Friday, March 23, 2007

A sign of just how unpopular the US is in Iraq

The Iraqi economy is in turmoil. The unemployment rate is estimated to be between 25 and 40 percent. However, economic stability is needed to help tamp down the insurgency and to restore civil order. So, the United States offers economic assistance to Iraqi businessmen to help move the economy along.

The problem with the unpopularity of the US presence -and its a big problem - is any covert offers of US-based assistance may result in harassment or even death to the businessman and his/her family members. The US has devised a plan to help the Iraqi businessmen, and to keep them from running afoul of myriad insurgents, jihaddis and assorted mini-Saddams. From the Wall Street Journal:

"The only way things will work is if the U.S. contribution is totally invisible," says Maj. Christina Nagy, a civil-affairs officer from the 82nd Airborne Division. "I have people with higher ranks than me always wanting to have a ribbon cutting. I just listen and think, 'Sure, if you want the companies to get immediately shot or blown up.' "

So how can the US possibly stay invisible in a country where we have over 140,000 armed and very visible troops spread through large swaths of the country? The answer is you stage fake raids against the Iraqi businessmen the US is helping. It is described as hiding in plain sight. A side benefit is US troops can determine if the businessmen are spending the money properly during the raids.

While this move may be born of necessity, and helps minimize mayhem and destruction, it is also telling about just how unpopular this war is to many Iraqis. Are there any other examples where the US military must operate in such a furtive manner in order to accomplish the most basic of objectives? Surely the insurgents are going to catch on this little sleight of hand.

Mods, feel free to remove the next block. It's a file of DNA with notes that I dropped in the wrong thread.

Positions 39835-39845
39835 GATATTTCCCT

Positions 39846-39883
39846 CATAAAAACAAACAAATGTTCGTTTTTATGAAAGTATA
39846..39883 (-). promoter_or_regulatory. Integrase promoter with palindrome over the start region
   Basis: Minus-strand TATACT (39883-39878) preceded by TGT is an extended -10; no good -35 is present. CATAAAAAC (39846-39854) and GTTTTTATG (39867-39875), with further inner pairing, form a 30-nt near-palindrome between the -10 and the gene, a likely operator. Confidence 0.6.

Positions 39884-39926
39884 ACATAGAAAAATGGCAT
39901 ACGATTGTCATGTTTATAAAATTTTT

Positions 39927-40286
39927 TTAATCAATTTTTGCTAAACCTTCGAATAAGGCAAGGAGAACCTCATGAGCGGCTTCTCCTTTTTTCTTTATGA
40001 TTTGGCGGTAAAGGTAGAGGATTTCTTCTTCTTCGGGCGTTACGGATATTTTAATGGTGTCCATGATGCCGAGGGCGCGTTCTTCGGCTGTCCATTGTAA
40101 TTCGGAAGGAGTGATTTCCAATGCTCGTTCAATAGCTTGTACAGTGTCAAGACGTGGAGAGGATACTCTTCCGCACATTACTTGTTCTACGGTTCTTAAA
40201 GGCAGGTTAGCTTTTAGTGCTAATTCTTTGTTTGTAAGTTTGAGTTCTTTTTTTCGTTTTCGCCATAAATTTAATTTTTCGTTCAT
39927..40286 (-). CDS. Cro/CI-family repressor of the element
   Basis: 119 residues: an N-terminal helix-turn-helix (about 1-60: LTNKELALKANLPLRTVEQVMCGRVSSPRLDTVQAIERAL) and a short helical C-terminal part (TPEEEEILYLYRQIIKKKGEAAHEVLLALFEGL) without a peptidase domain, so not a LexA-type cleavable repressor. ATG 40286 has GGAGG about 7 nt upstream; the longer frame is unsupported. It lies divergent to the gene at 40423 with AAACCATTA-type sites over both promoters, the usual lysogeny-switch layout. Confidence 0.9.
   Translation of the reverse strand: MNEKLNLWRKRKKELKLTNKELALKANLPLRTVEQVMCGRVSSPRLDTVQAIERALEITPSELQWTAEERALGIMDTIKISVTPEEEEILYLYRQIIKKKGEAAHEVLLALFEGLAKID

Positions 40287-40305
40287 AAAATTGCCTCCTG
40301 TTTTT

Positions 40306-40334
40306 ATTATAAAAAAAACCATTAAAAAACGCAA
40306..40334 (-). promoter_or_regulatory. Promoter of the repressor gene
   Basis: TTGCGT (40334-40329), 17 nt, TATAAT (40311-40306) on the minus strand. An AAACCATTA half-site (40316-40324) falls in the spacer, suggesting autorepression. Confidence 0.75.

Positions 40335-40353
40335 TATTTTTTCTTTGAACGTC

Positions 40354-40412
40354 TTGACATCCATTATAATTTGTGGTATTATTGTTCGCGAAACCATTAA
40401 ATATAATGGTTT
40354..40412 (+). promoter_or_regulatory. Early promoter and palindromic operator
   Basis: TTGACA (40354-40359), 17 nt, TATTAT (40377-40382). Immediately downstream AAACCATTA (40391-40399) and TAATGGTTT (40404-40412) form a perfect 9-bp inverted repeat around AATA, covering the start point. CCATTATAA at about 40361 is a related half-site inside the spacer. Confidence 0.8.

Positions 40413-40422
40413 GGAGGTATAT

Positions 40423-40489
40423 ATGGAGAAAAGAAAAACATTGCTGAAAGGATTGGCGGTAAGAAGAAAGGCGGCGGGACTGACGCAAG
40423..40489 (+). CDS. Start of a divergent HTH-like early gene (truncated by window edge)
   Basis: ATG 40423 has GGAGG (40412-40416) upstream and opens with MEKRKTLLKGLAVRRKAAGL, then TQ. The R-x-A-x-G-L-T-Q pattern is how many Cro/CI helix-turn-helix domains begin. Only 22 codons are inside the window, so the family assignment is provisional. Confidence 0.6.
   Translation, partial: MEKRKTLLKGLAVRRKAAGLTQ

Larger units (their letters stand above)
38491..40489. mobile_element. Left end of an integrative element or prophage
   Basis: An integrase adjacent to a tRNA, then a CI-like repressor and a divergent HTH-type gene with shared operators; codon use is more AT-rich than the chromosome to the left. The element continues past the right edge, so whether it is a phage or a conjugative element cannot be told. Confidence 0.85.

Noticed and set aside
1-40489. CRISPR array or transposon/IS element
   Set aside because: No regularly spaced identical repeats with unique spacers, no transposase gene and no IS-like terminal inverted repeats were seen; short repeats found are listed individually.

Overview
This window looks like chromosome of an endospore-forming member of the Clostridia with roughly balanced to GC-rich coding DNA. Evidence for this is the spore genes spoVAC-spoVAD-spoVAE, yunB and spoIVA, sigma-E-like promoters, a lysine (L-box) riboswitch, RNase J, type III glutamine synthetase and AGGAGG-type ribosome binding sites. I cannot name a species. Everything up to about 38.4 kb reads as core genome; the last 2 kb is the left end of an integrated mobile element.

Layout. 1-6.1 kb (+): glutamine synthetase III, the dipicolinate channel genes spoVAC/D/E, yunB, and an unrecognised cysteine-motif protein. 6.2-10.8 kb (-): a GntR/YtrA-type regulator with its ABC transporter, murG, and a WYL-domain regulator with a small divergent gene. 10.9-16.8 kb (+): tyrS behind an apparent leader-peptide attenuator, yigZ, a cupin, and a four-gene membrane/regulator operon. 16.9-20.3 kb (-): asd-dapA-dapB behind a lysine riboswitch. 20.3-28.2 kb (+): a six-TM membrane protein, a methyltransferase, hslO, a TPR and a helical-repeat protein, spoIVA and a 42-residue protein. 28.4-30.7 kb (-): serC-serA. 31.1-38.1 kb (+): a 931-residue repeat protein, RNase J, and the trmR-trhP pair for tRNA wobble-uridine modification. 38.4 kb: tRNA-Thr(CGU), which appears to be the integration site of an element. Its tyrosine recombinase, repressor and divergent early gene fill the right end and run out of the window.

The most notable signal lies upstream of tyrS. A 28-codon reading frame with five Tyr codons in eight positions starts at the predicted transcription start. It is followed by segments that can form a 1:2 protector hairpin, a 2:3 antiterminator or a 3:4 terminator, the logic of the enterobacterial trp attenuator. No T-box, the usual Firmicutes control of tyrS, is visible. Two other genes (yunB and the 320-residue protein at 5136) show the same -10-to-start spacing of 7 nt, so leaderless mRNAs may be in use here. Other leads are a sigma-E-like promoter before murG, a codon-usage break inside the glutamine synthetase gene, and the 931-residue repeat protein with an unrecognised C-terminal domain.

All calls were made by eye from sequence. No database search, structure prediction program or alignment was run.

Iraq is truly a FUBAR wrapped in an enigma.


trendanalysis said...


What a GREAT Blog, I love all the information and it is very well organized.

I have a feeling that you and I are going to get in some heated debates and as always I love the challenge. You are very informed and I know I will have my work cut out for me.

Keep up the great work and I will talk to you soon.


Avel Zeak said...

Contrary to your post and referring to a recent poll undertaken by thousands of Iraqi citizens (Although I cannot remember the exact numbers) it was around 2/3's of Iraqi's prefer the current administration as compared to Saddam's and while they want a reduction of US troops they also believe that a complete withdrawal would result in a civil war (Which they don't believe they are currently in)

While I think this is a fantastic move by the American Military I dislike the fact that the vast majority of Iraqi's are portrayed as disliking the Americans to such a vicious degree. In comparison to the population, the small number of extremists should not be a representation of an entire country.

Elroy said...

Right back at ya, Ron!

Thanks for the encouragement!

Did you see the Seymour Hersh peice 'The Redirection' where he shows that the US is bank rolling Sunni fundamentalists to keep the Iraqi Shiites at bay? Just when you think that it couldn't get any nuttier!

However, I conest your assertion that Iraq is FUBAR – FUBAR doesn't quite encompass the fragiltiy of the situation. How about CUFUBAR? Completely and Utterly Fucked Up Beyond All Redemption?



Elroy said...

PS Bavel zeak,

Although Saddam was not nice there were plenty of other options available to get rid of him, so the fact that the US took the worst of all possible points to the idea that maybe 'regime change' was not really much of a priority. Sorry, but if it walks like waterfowl...

For an enlightning overview of the future of Iraq, I suggest you read 'Beyond Quagmire' by Tom Dickinson.
They might say they're happier under the US occupation, but 4milkion refugees can't wrong.



Elroy said...

And please, Ron Revolt' Today, Trend 'Matt' Analysis and Bavel 'Zeak' b, don't forget to pop on over to for further argumenting fun and games.